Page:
The American Interest
Essays & Longer Thoughts
Published on June 2, 2011
The Death of the American Dream I

The news from the housing market this week is bad.  Really bad.  House prices today are lower in most of the country than they were in the dismal month of April 2009; we are now in the second dip of the double dip housing downturn.

This doesn’t just mean that President Obama’s re-election is in trouble.  It doesn’t just mean that stocks and the dollar may fall.  It doesn’t just mean that unemployment will stay high for a while and that whole economy may follow the housing market back into the tank for a second recession.

It means something bigger.  For eighty years we have defined the American dream as an owner occupied family home, preferably with a nice swathe of crabgrass-free lawn around it.  The home mortgage was the centerpiece of a society of consumers based on debt-financed living.  It was life on the installment plan.  The latest downturn in the housing market is one more grim signal that in its current form, the American Dream is going the way of the dodo.

A home of your own increasingly means a home of the bank’s.  Today some 86 million Americans live in homes that are ‘under water’ where the amount owed on the mortgage is greater than the value of the house.  Since the financial crisis began in 2008, over one million consumer mortgages have gone into foreclosure. Sales of bank-owned properties are now 34.5 percent of the housing market;  homes in foreclosure waiting for resale now account for a three years-supply on the sluggish housing market.

The damage is heavy.  For most Americans, their single biggest asset is the equity in their home.  At the peak of the boom, total net home equity in the US (the value of owner occupied homes minus the remaining mortgage debt) stood at 13 trillion.  Today it is down to $6.5 trillion. America’s home equity losses are greater than the GDP of Japan.

The bad news has come at a bad time.  The Baby Boomers, the least provident and most demanding generation in American history, are beginning to hit retirement.  For decades, many Boomers comforted themselves with the illusion owning a home would provide them with the savings they would need in retirement.  Now many of them haven’t paid off their mortgages and they not only don’t have a lot of equity left; in some cases they cannot afford to sell their depreciated homes.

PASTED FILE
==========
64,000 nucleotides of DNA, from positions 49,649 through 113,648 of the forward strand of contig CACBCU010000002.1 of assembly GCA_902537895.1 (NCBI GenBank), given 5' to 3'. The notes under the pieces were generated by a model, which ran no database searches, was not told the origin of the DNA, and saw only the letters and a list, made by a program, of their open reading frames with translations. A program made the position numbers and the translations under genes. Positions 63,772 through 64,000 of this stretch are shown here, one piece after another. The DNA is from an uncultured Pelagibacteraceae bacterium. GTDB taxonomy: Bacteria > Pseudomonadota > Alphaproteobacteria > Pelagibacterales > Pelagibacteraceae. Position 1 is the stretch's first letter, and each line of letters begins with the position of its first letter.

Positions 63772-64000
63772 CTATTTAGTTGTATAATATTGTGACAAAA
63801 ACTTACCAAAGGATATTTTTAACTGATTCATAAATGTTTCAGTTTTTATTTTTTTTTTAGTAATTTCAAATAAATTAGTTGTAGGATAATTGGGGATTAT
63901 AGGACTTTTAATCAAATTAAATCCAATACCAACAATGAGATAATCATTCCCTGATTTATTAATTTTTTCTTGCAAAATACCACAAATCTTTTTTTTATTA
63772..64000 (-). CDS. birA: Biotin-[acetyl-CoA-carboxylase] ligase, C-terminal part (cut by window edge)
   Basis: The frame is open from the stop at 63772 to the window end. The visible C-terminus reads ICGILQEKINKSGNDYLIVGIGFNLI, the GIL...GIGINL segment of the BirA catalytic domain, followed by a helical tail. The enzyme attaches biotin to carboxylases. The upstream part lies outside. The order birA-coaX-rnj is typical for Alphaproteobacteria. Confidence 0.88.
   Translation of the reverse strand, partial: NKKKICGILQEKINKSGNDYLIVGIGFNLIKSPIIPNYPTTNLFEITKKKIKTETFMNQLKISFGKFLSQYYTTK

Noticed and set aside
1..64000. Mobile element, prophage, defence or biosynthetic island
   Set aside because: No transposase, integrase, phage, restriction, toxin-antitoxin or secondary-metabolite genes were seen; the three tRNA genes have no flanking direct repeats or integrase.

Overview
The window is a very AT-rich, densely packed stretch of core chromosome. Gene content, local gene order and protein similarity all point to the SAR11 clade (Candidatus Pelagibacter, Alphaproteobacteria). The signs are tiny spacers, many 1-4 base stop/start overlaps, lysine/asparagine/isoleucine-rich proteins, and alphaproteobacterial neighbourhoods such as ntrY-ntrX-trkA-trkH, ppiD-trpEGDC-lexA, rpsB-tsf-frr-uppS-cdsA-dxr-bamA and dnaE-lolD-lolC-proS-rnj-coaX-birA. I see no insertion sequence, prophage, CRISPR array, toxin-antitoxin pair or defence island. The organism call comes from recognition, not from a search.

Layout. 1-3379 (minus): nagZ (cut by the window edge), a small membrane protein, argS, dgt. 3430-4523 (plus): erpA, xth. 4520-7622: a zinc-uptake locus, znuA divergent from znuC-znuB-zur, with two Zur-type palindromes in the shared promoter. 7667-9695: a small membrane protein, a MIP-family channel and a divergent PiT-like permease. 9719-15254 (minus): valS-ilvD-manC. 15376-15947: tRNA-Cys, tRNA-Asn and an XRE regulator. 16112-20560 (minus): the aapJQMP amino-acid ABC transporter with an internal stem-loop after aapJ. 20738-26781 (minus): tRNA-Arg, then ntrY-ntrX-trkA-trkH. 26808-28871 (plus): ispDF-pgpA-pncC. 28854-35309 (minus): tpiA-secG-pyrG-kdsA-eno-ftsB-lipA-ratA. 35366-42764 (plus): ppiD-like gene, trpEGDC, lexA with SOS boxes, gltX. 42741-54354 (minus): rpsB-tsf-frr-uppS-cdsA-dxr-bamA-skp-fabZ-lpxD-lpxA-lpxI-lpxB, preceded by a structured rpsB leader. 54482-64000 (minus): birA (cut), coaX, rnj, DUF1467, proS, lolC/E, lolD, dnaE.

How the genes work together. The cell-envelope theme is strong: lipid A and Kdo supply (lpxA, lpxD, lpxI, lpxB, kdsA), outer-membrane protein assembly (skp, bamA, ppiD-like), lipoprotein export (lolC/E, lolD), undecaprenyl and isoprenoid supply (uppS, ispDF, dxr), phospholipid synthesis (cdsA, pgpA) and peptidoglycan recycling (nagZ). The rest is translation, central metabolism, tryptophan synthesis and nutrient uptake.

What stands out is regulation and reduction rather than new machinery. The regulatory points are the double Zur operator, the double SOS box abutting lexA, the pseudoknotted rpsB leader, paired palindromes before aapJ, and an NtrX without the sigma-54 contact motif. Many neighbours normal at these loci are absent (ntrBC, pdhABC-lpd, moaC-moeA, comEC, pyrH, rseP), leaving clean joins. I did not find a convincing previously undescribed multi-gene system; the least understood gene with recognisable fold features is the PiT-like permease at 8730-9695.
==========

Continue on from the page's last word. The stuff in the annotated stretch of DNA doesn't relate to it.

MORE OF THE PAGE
American housing policy has reached a dead end.  We can no longer stimulate the economy successfully by encouraging more and more people to assume higher levels of debt.  Decades of public policy aimed at subsidizing home ownership created conditions that spewed toxic mortgages into the financial markets, costing taxpayers hundreds of billions in bailouts and trillions more in lost wealth and lost jobs in the economic downturn, and created a ruinous housing bubble.

It was not, by any means, a complete flop.  Tens of millions of American families enjoyed the benefits of living in a home of their own.  Prudent borrowers who bought only the house they needed and fought off the temptation to use their home equity to finance their lifestyles have mostly not done too badly.  Many homeowners can and will hang on until the inevitable market correction pares their losses to a manageable level.  Those lucky or far sighted enough to buy at the right time are still sitting on sizable profits.

But something has, I think, changed.  Something big.  Humpty Dumpty has fallen off the wall.  A social ideal has received an irrecoverable blow and the era of consuming our way to prosperity is drawing to a close.  The country has maxed out its credit cards, and we are going to have to live within our means.

This isn’t the first time the American Dream has died.  The old dream — your own farm rather than your own home — once dominated American culture, politics and family life as much as the family home ever did.  The slow and painful death of that dream was one of the country’s core preoccupations in the first half of the twentieth century.  The death of the new dream is likely to be a big deal as well.

The ideal of the family farm was once even more deeply rooted in American life than the ideal of the owner-occupied home.  In the 18th and 19th centuries, the average American family owned and farmed a small piece of land.  Cheap land on the frontier made the original American dream accessible to just about anybody.  New immigrants and young people would work for a few years to save up money for basic tools and equipment, head west and start up a farm.

From the Revolution (caused in part by George III’s attempt to stop the colonists from opening the land beyond the Appalachians to settlement) through the Great Depression one of the federal government’s main concerns was to make life easier for family farms.  American governments worked to make land and loans cheap.  Politicians also promoted the construction of railroads that allowed inland farms to ship their products to distant markets and then worked to regulate railroad rates so that farmers could make a living.

The old dream died from a combination of reasons.  The closing of the frontier dried up the supply of free land and the mechanization of agriculture made small farms uneconomic.  Federal subsidies lured too many people onto the land; many homesteads in parts of the west were in climates unsuited to smaller holdings.  A vast expansion in global acreage under the plow in the late 19th and early 20th centuries exposed small family farmers to tough global competition.  The terms of trade between farm goods and town goods changed over the years; farmers’ incomes steadily fell in comparison to urban dwellers.  The more complex and expensive farm techniques needed to meet the competition required farmers to spend more on equipment and education than their small farms could really support.  Young people craved the excitement and the opportunity of urban life.